1.45pm – Wolf Children
Totally different in tone, Wolf Children is a heartwarming tale of a woman who falls in love with a werewolf and has to deal with the trials and tribulations of life raising her two wolf children. Although it sounds pretty bizarre, it's a sweet tale that, despite the fantastical elements of the central conceit, is largely grounded in reality and deals with the practicalities of the everyday problems of having to cope with children who can transform into wolves at the drop of a hat. One humourous example being when one of the children falls ill, the mother is stuck trying to decide whether it’s better to take them to a hospital or a vet.
As the film follows the children’s growth over a number of years and their various experiences, you can’t help but feel emotionally invested in them, such is the film’s charm. Also, having lived in Japan, the portrayal of both city and country life in this film is extremely well done.
Sharing the same vibe in tone and animation style as the excellent The Girl Who Leapt Through Time (by the same director Mamoru Hosada), lovers of Studio Ghibli type anime lovers should definitely seek this one out.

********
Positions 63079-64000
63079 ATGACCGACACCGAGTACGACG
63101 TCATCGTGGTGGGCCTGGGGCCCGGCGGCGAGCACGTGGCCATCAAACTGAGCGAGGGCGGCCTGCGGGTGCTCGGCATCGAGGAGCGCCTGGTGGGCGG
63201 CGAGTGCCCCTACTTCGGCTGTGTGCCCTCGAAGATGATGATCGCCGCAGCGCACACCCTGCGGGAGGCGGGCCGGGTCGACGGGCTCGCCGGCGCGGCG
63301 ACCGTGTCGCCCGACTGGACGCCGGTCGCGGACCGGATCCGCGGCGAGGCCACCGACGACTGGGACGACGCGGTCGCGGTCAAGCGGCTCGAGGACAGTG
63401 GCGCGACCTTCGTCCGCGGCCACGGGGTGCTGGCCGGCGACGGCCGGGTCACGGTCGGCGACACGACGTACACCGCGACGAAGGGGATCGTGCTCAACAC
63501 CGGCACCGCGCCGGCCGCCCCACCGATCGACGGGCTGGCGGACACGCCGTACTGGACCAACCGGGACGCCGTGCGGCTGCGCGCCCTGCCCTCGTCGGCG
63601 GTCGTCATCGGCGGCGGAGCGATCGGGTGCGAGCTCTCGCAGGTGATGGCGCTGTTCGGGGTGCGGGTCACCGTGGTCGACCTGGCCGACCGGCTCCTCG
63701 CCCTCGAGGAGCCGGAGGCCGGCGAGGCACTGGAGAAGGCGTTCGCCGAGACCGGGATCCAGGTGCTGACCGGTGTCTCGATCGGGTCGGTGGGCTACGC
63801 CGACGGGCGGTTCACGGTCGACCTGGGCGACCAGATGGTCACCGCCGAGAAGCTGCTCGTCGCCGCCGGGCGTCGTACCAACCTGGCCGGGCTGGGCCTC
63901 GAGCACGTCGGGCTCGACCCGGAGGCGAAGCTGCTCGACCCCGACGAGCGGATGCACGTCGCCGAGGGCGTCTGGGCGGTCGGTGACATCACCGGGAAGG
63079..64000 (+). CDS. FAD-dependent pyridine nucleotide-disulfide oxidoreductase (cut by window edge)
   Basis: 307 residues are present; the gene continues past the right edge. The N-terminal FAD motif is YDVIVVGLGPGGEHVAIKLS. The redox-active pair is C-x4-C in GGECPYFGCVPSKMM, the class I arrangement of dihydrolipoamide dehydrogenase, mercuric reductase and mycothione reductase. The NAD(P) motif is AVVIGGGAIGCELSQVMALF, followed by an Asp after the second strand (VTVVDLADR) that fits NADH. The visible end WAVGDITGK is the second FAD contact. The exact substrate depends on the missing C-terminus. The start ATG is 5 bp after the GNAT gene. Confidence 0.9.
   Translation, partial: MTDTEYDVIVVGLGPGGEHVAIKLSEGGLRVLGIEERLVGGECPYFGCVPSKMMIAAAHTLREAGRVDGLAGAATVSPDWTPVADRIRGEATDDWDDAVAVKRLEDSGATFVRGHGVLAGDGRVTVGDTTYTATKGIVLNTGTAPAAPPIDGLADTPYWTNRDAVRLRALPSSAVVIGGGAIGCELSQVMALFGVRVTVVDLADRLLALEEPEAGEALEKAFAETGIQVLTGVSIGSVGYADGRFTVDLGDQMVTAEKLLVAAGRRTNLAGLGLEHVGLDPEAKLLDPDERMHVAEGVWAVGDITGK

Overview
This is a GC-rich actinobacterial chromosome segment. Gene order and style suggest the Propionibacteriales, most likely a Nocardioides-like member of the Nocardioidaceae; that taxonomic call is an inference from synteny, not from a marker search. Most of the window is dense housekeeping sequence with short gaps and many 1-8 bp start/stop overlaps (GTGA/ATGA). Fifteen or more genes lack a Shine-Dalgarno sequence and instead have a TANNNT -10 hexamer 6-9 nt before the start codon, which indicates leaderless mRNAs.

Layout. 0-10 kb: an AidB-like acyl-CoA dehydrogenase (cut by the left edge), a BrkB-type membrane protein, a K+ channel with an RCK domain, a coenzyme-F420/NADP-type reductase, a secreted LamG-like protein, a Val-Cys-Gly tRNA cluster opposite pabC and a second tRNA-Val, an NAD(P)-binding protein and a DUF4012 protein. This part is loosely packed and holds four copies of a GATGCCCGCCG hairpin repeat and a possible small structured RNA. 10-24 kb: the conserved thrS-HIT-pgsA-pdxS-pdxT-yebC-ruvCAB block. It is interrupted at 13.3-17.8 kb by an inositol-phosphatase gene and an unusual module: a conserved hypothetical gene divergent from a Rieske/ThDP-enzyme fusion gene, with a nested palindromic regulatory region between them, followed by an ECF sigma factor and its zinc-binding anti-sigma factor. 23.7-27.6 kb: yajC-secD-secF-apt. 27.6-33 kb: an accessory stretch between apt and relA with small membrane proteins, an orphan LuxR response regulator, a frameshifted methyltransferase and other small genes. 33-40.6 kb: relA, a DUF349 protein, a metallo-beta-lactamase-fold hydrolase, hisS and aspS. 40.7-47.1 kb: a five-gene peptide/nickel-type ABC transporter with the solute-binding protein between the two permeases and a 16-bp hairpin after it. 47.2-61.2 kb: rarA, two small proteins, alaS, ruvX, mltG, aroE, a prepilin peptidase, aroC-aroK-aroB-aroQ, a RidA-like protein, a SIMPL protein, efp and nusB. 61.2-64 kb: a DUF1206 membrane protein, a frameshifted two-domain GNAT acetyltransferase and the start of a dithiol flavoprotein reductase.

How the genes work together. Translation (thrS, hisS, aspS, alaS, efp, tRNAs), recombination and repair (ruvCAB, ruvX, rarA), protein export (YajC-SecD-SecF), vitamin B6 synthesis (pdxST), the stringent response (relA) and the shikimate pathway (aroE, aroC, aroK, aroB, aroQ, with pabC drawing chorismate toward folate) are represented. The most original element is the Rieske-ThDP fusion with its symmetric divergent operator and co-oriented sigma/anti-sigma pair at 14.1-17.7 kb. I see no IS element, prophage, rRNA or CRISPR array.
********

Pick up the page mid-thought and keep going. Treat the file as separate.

Cheeky Starbucks break...
4.15pm – Tiger & Bunny: The Beginning
Based in the near future, the exploits of superheroes are carefully documented with prime-time TV coverage, with points being awarded for various feats (such as first to arrive on the scene, saving citizens, apprehending criminals etc…) with only one of them being crowned ‘King of Heroes’ at the end of each ‘season’. With big money being involved (each hero being branded with a plethora of real-life corporate sponsors) the race is on to see who can score the most points and save the day!
The central thread of the story follows the old veteran of the scene Wild Tiger, who believes in the traditional view of being a hero, and his clash of personality with a younger rival that he is forced to partner up with named Barnaby, whom he mockingly nicknames ‘Bunny’.
Tiger & Bunny was the most surprising film of the day for me as this film was genuinely funny in parts due to the great character ensemble of the heroes (all of whom have distinct personalities as well as different powers) and the satirical take on media spin and corporate sponsorship that is prevalent throughout.
My only gripe was that the film lacked a decent climax – although I found out later that this film was originally adapted from a TV series and that another film entitled Tiger & Bunny: The Rising is due for release later next year.